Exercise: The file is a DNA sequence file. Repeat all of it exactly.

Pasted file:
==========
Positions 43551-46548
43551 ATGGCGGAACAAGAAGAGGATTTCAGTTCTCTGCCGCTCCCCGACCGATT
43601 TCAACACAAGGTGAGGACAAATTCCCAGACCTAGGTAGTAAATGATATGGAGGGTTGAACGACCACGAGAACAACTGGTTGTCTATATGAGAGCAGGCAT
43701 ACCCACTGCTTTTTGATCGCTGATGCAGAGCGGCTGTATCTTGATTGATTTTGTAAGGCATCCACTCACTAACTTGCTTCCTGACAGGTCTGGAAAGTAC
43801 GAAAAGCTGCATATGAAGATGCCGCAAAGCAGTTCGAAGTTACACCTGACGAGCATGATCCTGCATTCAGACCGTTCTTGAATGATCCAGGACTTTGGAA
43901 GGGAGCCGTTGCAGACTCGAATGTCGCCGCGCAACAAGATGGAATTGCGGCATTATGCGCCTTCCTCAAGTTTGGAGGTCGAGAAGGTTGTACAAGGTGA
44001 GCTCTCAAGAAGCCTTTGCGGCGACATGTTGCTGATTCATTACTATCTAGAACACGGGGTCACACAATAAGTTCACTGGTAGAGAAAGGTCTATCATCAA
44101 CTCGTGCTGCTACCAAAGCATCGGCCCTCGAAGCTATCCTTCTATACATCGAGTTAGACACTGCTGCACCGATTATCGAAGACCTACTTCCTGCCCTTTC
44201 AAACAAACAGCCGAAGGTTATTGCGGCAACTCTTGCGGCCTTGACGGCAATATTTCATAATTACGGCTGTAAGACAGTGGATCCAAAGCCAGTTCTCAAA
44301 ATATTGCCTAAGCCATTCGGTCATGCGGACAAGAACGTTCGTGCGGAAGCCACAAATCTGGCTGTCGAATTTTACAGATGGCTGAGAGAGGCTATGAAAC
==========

Positions 43551-46548
43551 ATGGCGGAACAAGAAGAGGATTTCAGTTCTCTGCCGCTCCCCGACCGATT
43601 TCAACACAAGGTGAGGACAAATTCCCAGACCTAGGTAGTAAATGATATGGAGGGTTGAACGACCACGAGAACAACTGGTTGTCTATATGAGAGCAGGCAT
43701 ACCCACTGCTTTTTGATCGCTGATGCAGAGCGGCTGTATCTTGATTGATTTTGTAAGGCATCCACTCACTAACTTGCTTCCTGACAGGTCTGGAAAGTAC
43801 GAAAAGCTGCATATGAAGATGCCGCAAAGCAGTTCGAAGTTACACCTGACGAGCATGATCCTGCATTCAGACCGTTCTTGAATGATCCAGGACTTTGGAA
43901 GGGAGCCGTTGCAGACTCGAATGTCGCCGCGCAACAAGATGGAATTGCGGCATTATGCGCCTTCCTCAAGTTTGGAGGTCGAGAAGGTTGTACAAGGTGA
44001 GCTCTCAAGAAGCCTTTGCGGCGACATGTTGCTGATTCATTACTATCTAGAACACGGGGTCACACAATAAGTTCACTGGTAGAGAAAGGTCTATCATCAA
44101 CTCGTGCTGCTACCAAAGCATCGGCCCTCGAAGCTATCCTTCTATACATCGAGTTAGACACTGCTGCACCGATTATCGAAGACCTACTTCCTGCCCTTTC
44201 AAACAAACAGCCGAAGGTTATTGCGGCAACTCTTGCGGCCTTGACGGCAATATTTCATAATTACGGCTGTAAGACAGTGGATCCAAAGCCAGTTCTCAAA
44301 ATATTGCCTAAGCCATTCGGTCATGCGGACAAGAACGTTCGTGCGGAAGCCACAAATCTGGCTGTCGAATTTTACAGATGGCTGAGAGAGGCTATGAAAC